Gvaot Winery (Older Post)

#91 – February 5, 2009

On my recent trip to Israel I had the opportunity to taste a number of wines from a new and very good winery – Gvaot. While these wines are not (yet) available in the United States they are very very good and well worth having someone bring a few bottles back. It is rare to find a winery whose first vintages have been as successful as Gvaot’s and while they are priced a little higher than one would expect for such a young winery, this has unfortunately become the norm in Israel. Boutique wineries, eager to recapture the significant expense in establishing the winery, tend to overprice the wines right off the bat which results is losing some significant market shares. In my opinion, the kosher wine consumers bear some responsibility as they tend to be willing to pay a much higher than necessary premium for top-notch wines.

The winery is located adjacent to Shiloh in the Shomron and the vineyards are planted at altitudes of 700 to 900 meters above sea level. The first vintage year was 2005 and was great. Production in 2005 was of 5,000 bottles and in 2006, approximately 12,000 bottles were produced from Cabernet Sauvignon, Merlot and Chardonnay grapes. In recent years Gvaot’s winemaker – Shivi Drori – has overseen the planting of Pinot Noir, Malbec and Gewürztraminer vineyards, some of which are destined for blending and some for future wines. Given the winery’s rising star, another good Israeli Pinot Noir might be on the horizon!

The winery is currently releasing wines in three tiers – Masada, Gofna Reserve and its table wines – Herodion.

The Masada wines are the winery’s best and are usually cellared in oak for about two years. Gofna includes a number of interesting blends, including a Chardonnay / Cabernet Sauvignon blend. Yup – sounds pretty strange but it actually wasn’t bad – is a different funky kind of way. While not a wine that will earn a permanent place either in my cellar or on my table, it’s nice to see an up and coming winery have enough self-confidence to experiment with something completely unexpected.

Shabbat Shalom,

Gvaot, Masada, Merlot, 2005: The first vintage year of this winery and a special treat. Enjoyed with some spectacular fresh goat cheese this wine was great and at its peak. A medium to full bodied wine, the tannins were completely integrated and had that sweet taste to them without being overbearingly cloying. An interesting mix of spices and fruit (the winery prides itself on its winemaking procedures intended to exert the most from the grape) including cherries, raspberries and red currants. Hints of chocolate prolong the enjoyment yielding to a long and supple finish.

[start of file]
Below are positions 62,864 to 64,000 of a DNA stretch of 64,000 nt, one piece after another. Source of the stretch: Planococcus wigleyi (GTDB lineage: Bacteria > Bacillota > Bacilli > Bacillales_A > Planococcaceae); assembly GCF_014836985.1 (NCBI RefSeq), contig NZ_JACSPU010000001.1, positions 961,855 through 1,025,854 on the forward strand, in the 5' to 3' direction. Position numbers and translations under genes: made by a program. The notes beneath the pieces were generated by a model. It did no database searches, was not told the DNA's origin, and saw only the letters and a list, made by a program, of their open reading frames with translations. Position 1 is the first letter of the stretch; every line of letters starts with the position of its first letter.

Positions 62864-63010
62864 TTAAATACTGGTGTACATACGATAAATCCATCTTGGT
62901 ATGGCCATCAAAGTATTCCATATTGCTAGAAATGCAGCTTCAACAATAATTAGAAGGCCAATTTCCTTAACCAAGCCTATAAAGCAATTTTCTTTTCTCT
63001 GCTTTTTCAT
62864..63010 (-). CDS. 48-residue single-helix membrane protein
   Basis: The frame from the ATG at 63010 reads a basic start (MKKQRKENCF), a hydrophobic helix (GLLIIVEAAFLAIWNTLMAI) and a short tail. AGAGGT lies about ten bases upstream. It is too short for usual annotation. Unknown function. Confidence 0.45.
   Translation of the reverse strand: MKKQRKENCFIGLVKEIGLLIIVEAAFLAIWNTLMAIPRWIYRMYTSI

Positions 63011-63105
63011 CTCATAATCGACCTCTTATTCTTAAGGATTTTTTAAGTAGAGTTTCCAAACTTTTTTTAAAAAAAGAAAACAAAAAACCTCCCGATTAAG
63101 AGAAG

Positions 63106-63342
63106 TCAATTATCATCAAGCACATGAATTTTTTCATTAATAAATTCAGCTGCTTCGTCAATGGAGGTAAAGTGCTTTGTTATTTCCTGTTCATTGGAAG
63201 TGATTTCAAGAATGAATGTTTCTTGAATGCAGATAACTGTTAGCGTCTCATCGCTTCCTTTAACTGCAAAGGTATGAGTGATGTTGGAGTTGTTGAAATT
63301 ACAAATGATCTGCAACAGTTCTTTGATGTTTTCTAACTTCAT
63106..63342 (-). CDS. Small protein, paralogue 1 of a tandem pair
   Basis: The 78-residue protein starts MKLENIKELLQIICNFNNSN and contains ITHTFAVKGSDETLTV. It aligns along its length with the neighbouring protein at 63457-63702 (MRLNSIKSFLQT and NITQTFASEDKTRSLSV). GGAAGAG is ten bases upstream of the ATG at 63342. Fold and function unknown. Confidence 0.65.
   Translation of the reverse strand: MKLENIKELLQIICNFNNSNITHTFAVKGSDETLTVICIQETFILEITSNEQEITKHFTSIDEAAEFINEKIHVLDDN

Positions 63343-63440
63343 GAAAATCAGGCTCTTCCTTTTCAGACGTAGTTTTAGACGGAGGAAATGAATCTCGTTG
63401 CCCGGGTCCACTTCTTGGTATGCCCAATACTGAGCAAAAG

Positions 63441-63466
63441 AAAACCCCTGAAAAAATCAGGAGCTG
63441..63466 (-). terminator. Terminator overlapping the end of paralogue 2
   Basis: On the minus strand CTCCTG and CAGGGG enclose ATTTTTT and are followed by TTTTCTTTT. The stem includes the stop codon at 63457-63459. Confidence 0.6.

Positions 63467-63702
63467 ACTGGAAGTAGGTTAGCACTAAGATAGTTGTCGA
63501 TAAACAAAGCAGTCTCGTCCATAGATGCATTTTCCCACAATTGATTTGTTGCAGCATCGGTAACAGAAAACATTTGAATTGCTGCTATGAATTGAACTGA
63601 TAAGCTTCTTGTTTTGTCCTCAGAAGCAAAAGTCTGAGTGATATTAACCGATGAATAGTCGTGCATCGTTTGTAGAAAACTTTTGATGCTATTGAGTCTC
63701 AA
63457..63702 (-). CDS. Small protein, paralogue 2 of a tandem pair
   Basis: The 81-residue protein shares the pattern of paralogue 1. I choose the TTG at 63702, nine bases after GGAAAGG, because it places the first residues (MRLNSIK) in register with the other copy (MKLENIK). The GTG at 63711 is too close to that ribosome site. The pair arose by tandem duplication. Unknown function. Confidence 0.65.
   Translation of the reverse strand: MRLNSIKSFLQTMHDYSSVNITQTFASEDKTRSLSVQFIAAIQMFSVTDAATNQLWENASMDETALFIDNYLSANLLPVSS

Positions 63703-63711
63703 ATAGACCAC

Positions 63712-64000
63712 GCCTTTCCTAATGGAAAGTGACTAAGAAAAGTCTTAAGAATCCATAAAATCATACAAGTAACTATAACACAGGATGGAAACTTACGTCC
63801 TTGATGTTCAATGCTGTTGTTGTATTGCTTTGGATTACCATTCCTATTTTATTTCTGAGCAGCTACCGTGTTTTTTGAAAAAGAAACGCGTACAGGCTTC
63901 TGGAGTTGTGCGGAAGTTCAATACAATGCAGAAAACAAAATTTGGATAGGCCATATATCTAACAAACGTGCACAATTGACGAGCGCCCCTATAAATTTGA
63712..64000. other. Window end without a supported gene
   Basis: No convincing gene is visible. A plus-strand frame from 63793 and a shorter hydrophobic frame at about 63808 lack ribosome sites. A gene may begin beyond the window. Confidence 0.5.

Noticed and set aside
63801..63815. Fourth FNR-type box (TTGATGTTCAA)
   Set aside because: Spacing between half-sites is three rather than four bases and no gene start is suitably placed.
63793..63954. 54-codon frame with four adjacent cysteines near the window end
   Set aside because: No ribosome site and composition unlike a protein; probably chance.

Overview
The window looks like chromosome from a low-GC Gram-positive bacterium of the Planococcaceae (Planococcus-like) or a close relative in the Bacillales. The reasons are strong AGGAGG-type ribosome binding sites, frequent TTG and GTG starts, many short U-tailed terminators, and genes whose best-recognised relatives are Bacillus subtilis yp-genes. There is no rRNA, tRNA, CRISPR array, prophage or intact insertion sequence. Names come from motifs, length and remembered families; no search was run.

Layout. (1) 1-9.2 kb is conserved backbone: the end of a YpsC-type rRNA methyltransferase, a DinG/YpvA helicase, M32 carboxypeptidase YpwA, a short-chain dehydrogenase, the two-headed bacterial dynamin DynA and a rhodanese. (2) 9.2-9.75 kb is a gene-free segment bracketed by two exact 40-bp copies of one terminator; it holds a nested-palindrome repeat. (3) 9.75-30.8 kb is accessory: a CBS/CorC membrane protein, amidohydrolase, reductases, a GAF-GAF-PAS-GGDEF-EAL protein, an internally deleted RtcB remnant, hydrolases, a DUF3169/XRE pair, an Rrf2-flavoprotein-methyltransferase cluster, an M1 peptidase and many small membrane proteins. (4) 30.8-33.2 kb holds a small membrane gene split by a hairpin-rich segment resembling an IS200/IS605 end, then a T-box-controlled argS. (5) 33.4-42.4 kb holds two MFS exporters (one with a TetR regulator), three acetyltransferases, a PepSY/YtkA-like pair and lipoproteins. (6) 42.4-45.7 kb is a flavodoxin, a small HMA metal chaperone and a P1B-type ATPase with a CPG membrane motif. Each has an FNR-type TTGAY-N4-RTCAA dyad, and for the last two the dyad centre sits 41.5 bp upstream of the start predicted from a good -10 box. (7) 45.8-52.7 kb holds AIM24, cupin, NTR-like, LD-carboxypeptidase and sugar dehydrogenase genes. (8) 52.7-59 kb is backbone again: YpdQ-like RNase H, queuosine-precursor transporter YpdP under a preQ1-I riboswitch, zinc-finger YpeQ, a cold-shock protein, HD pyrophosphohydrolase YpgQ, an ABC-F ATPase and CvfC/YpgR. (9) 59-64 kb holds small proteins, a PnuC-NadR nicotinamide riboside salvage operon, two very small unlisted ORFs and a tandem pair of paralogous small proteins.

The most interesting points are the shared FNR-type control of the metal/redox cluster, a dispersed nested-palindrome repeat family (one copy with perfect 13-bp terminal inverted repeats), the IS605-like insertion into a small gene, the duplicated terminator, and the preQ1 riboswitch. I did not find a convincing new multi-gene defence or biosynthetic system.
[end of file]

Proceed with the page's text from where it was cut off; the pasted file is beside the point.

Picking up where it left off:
Gvaot, Herodion, Cabernet Sauvignon, 2006: One of the things I like about this winery is that it has its own style. I haven’t tasted enough of its wines to ascertain what exactly that style is but for now I am going with funky (in a good way). A little too much wood on this one but given 10 minutes in the glass the wood dissipates and reveals layers of blackberries, plums, currants tinged with spiciness and an overly of herbaceousness. This will cellar for another few years.

Gvaot, Gofna Reserve, Cabernet Franc, 2007: In recent years Israel has turned out some really good examples of Cabernet Franc (including from Ella Valley, Recanati and Tanya – which I wrote about last week). This wine doesn’t disappoint and is destined to be a great wine. Opened a little early but enjoyed nonetheless, this full bodied wine will probably need another year in the bottle before its muscular tannins recede and allow its full potential to bloom. Lots of blackberries and plums to go along with the wood and already showing hints of elegance which will improve over the next 6-12 months.

Gvaot, Herodion, Cabernet Sauvignon, 2007: I liked the 2006 and, tasted side by side, the 2007 was better. For a table wine this was great. Depending on how it ends up priced when it finally makes its way here, this would join my growing collection of decently priced wines (although the powers that be seem to be working against me as the prices of many such previously “affordable” wines in the $10-15 seem to have been jacked up in the last few months). A medium to full bodied wine with loads of fruit this was a joy to drink. I got hints of spices and oak to go with the blackberries, black currants and cherries. A decent finish leaves you wanting more.